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Everything posted by Medusa

  1. So here are my top five books on gladiators: Junkelmann, Marcus Gladiatoren - Das Spiel mit dem Tod,Philip von Zabern, Mainz 2008 This is the "bible" when it comes to gladiators. It is very detailed with many pictures and covers nearly everything from the origins, to the development of armor and weapons, fighting techniques, appendix with a catalog of helmets and greaves found at Pompei. The edition from 2008 has an extra chapter on the latest news regarding the world of the arena. Unfortunately this opus is still not translated into English. Battaglia, Dario; Ventura, Luca De Rebvs Gladiatoriis - Dal gymnasion al ludus attraverso i sepolcri, Associazione Ars Dimicandi, Milano 2010 Junkelmann reformed with his first edition of above mentioned book the classification of gladiator types. Battaglia sticks to the old classification but not of ignorance of Junkelmann's work but due to having a different opinion. It is equally extensive in writing but with fewer photos and these unfortunately only in black and white. Unfortunately so far this is only available in Italian, but a German and an English translation should also be published. Teyssier, Eric La Mort en Face - Le Dossier Gladiateurs, Actes Sud, Arles 2009 This is the third scholar who's not only in theory knowledgable about the topic but who has also a reenactment group which which he tried out the fighting techniques and the specific armor of gladiators. He follows in some points the Junkelmann classification, in others Battaglia's. The book contains a very detailed chapter about the helmets and greaves found in Pompeii, describing every details of the artefacts. Many black and white pictures accompany the text. He also mentioned the effects of gladiators on the Roman society, how they were seen by them. Available unfortunately only in French. Shadrake, Susanna The World of the Gladiator, Tempus Publishing, Stroud 2005 Her husband is member of the gladiator group Britannica so this book also contains some nice photos of reconstructed gladiatorial armor. It even has some explosion drawings and sketches of reconstructed pieces which I found very helpful for my own group. Though a bit shorter than the Junkelmann book it does cover every aspect of the gladiatorial theme and could be seen as a good substitute for Junkelmann for the English speaking reader. Matyszak, Philip Gladiator - The Roman Fighter's (Unofficial) Manual, Thames & Hudson, London 2011 As already in his books Rome on Five Denarii a Day and Legionary - The Roman Soldier's (Unofficial) Manual the author takes on a trip back in time, in this case to the time of Emperor Commodus who was a great admirer of gladiatorial shows. Taking you from there he describes in a humorous way what might be the reasons to become a gladiator in the first place, differences of Imperial and local gladiator school, some examples of amphitheaters where one might fight in the time of Commodus, the different gladiator types (following the Junkelmann classification), the event of a gladiatorial show, gladiators outside the arena e.g. as soldiers, what would be options for a gladiator after active life in the arena. A good and amusing read.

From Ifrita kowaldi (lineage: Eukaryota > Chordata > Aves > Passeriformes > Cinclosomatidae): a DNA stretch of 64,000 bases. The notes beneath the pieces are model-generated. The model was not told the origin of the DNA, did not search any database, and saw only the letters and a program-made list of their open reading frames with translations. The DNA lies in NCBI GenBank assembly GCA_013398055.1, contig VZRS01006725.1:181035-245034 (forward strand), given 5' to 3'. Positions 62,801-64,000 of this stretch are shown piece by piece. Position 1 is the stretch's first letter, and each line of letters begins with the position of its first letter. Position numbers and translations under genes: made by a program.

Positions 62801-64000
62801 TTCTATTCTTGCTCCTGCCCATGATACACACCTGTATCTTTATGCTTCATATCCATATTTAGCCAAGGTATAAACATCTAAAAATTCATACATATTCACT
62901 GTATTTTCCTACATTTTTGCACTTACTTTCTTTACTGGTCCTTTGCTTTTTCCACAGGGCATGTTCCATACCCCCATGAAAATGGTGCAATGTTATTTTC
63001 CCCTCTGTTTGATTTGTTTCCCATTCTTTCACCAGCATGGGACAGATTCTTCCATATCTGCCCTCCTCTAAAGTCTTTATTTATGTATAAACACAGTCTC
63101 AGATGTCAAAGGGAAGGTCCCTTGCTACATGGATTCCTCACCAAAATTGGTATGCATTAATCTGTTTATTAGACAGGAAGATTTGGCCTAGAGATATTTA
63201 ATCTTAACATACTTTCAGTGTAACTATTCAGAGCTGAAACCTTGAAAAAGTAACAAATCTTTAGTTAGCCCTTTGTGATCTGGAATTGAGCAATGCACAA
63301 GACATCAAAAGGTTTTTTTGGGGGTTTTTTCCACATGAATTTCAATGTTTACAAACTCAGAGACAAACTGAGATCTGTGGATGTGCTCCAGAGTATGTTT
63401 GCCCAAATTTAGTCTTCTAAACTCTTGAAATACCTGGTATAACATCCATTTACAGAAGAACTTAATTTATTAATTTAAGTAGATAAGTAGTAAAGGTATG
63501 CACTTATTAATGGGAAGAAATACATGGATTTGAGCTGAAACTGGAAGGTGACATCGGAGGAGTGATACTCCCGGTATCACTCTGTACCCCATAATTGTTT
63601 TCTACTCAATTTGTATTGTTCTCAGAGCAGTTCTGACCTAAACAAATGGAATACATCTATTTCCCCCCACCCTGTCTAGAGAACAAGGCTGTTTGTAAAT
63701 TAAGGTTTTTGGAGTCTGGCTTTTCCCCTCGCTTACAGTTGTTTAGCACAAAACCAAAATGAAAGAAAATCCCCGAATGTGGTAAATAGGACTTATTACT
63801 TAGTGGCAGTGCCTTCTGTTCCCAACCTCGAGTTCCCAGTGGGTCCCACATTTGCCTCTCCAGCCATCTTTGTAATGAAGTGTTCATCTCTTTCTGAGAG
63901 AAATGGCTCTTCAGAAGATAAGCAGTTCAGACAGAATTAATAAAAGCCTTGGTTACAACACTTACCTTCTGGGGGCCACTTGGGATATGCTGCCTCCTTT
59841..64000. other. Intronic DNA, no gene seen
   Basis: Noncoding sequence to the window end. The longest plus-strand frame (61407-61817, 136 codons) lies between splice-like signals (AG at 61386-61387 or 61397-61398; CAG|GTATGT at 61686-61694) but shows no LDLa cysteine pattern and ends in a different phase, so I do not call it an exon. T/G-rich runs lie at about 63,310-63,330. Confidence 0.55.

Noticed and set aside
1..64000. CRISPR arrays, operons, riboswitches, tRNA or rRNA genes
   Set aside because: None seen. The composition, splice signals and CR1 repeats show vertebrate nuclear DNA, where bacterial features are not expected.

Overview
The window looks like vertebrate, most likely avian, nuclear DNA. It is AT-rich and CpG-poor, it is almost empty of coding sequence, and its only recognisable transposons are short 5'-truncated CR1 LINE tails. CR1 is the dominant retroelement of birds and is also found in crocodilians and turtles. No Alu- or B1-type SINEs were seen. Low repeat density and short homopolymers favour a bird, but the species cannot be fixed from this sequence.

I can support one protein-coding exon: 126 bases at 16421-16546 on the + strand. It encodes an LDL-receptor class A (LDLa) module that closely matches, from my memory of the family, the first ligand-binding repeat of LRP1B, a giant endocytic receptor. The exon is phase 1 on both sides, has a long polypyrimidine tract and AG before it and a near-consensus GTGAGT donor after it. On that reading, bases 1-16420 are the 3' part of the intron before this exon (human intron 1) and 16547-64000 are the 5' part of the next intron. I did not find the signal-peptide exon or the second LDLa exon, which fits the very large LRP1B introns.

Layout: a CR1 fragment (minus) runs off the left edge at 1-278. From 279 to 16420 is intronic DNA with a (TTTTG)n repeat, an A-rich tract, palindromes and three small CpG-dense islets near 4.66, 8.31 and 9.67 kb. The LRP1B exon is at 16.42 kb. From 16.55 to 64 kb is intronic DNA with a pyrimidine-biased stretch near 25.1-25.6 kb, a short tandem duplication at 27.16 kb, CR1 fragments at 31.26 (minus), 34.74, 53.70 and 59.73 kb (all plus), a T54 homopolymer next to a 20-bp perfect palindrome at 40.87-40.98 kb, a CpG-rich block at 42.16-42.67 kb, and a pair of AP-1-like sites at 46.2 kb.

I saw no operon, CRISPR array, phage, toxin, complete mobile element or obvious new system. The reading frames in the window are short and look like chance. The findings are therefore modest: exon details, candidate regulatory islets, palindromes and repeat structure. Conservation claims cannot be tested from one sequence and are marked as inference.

2. Medusa

    External Blog

    Thanks for pointing this out so I could do the same. And I also uploaded today a new post on my blog. Although my blog is only in German, at least the new post has loads of pictures :-)
  3. Medusa

    Things to do in Londinium

    This was mentioned also on RAT and when I asked if it is available for Android also they said so far it is only available for iPhone. Maybe you should write to the musum to ask if they will publish it for Android also.
  4. Finally I see new topics marked in bold letters. With the old forum I could see only the posts within the last 24 hours but sometimes I couldn't check the forum for more than a day and then I got lost what's new and what not.
  5. Interesting interview. I was delighted to see something new again on the starting page. And good to see you are back, Viggen
  6. Medusa

    The Colosseum in colours

    The text next to the video translates as follows: It was for sure that such a prestigeous building such as the Colosseum must have been splendidly decorated the more it is great that they found now traces of these decorations, esp. when taking the general bad state of this building in consideration.
  7. Medusa

    Things to do in Londinium

    Unfortunately I only have pics of the yard, not from the remains of the amphitheater. I guess it wasn't allowed to take pictures there and I had to put my backpack including the photo camara in a locker.
  8. Medusa

    Happy New Year!

    FELIX ANNVS NOVVS MMXIII!!! Everyone here may have a good 2013 with lots of Roman things!!!
  9. Medusa

    Things to do in Londinium

    The remains of the amphitheater can be seen in the basement of the Guildhall. If I recall it correctly I could get a ticket just to see the amphitheater without having entrance to the Art Gallery, but I'm not too sure about. I just see that the entrance to the amphitheater is free. On the yard of the Guildhall is pavement in black stones which outline the amphitheater. http://www.cityoflondon.gov.uk/things-to-do/visiting-the-city/attractions-museums-and-galleries/guildhall-art-gallery-and-roman-amphitheatre/Pages/Guildhall%20Art%20Gallery%20default.aspx